Kayla and Laurie discuss short-term vs. long-term change — start by working on one change in yourself rather than in your loved one, like focusing on your thought process, choosing to trust and step back, giving your loved one the chance to make decisions. This gives both of you the tools for slower, but more effective long-term change — think of erosion, not a tsunami.
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Related Posts from "Our Podcast: Coming Up for Air"
CRAFT is like a menu. The better your awareness of patterns from watching yourself and your loved one – over time – and experimenting to see what works, the better you understand what to choose. Laurie talks about her learning process with her son, and how it led her to understand what she could and couldn’t live with. You can learn to open your eyes, to check with yourself in a very deep way, and notice what you may not have before. The more you know about what you’re looking for, the more effective CRAFT becomes, the better your decisions in the the moment. Eventually you can say, “This isn’t working, so here are your options,” and your loved one can choose.
In this closer look at Module 5, you’ll learn a tenet of CRAFT – rewarding positive behavior and removing rewards for negative behavior. When it comes to “using,” the moment-by-moment details become important. Your job is increasing your awareness by witnessing and noticing your loved one’s behavior. “Using” is really a larger term including before, during, and after interacting with a substance. Everything else is “not using.” When there are periods, maybe tiny ones, of not using, move in with gentle, quiet rewards of connection. It’s important, too, to learn how to calm your system enough to do this process. It’s all trial and error, so don’t judge yourself for not doing it right. But do notice how what you’re doing makes an impact. Check out Module 5 for more.
Learn about Allies in Recovery’s (AIR) groups – the CRAFT Educational groups facilitated by Laurie and the CRAFT Support group facilitated by Kayla – and how they became part of AIR. CRAFT isn’t easy, and you can’t do it alone. These groups provide essential information, feedback and support. You are not alone during this painful, overwhelming process.
How do you shift from conflict to a more open conversation with your loved one whose struggling with addiction? Using CRAFT, you can improve the relationship by engaging in a way that is both effective and supportive. You become part of the treatment process instead of something else your loved one is battling.
CRAFT as choreography? Our hosts step into the metaphor of a dance with your loved one. This isn’t a traditional dance – it’s a look at the steps to see what works and what doesn’t, to CRAFT a new dance and change your role. The idea is to learn new tools, practice them, and see where they fit in. Be patient. It’s a process.
It can be easy, particularly when those outside a situation offer advice, to overlook the history of trauma that may exist for a family member. CRAFT takes the idea of healing out of a therapy model, to a community-based model. It’s a long-term process of learning new tools and ways to interact. It begins with family members understanding themselves, their patterns and reactivity, so they’re equipped for long-term work of healing — with the support of Allies in Recovery all along the way.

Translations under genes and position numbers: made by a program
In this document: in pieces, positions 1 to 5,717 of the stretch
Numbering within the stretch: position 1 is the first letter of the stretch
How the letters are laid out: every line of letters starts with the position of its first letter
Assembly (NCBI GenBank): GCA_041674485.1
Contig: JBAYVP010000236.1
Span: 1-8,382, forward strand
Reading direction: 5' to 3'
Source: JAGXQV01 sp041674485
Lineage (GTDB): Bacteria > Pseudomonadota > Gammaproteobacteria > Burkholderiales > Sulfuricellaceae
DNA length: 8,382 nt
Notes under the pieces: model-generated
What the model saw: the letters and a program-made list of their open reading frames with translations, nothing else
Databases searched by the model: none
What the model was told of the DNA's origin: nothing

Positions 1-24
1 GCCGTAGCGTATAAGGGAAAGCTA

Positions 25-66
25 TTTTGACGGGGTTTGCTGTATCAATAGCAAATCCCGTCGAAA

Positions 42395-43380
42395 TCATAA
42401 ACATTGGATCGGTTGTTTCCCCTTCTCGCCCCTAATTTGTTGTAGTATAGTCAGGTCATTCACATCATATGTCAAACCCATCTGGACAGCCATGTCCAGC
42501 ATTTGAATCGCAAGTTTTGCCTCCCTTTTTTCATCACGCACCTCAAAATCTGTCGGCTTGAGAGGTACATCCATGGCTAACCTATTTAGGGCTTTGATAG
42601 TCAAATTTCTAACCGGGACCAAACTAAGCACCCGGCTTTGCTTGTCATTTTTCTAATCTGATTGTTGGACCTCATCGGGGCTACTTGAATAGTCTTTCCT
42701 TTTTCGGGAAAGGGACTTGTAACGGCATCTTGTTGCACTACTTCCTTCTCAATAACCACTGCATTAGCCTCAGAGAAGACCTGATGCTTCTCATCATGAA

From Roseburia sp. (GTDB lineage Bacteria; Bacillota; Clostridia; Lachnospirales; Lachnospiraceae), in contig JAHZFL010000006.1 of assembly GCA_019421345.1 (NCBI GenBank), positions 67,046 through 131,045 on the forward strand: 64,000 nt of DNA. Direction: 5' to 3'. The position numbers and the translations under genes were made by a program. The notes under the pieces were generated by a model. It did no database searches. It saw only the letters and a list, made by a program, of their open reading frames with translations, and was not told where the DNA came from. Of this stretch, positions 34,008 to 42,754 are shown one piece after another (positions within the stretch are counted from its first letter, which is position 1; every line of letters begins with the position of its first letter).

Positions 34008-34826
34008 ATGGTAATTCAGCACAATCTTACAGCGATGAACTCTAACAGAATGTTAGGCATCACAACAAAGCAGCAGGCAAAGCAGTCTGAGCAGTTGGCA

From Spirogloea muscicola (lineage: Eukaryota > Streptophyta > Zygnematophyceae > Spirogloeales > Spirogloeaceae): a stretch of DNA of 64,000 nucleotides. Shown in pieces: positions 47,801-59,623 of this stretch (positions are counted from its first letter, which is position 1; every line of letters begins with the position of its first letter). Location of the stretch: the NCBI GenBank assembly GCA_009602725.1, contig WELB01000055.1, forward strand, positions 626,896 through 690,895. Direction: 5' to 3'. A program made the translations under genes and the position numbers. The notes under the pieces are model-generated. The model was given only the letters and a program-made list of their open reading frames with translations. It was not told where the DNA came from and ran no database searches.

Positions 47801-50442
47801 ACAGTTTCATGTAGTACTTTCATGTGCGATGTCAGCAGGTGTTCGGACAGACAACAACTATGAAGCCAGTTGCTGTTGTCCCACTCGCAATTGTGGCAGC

Our hosts discuss their joy in witnessing the progress of families in their groups. If you’re helping your loved one, start with yourself and your own healing. Healing is, Kayla says, not best done alone. And with Allies in Recovery, you don’t have to do it alone. You get to be part of a group of people doing the work, and get support not just for concepts, but for implementing the powerful tools of CRAFT. This is the work that can help your loved one.
When your loved one is returning, communicate and collaborate about your expectations, concerns, and plans. Keep on collaborating over time, so if concerns arise your loved one can take responsibility, have agency, and you’re not running the show on your own. Without their “skin in the game,” little can change. Model engagement, which is also part of the treatment process.
Don’t assume someone is lying or “in denial.” At Allies, we believe family members and loved ones are aware of what’s happening – even when they don’t really want to know. Ambivalence is defined as “the state of having mixed feelings or contradictory ideas about something or someone”. We can see things as complicated – or ambivalent, a struggle between two orientations – and know it takes time to move through a process.
If you find yourself swept away in the undertow of negative thinking about what might happen and how you might prevent it, the number-one tool to use is stepping back, noticing that you’re doing it. Number two is deciding to shift it, starting with “no negative talk.” And third is hitting the metaphorical “reset” button, finding something to soothe yourself. At first, it may not go well, but over time, you can get good at it.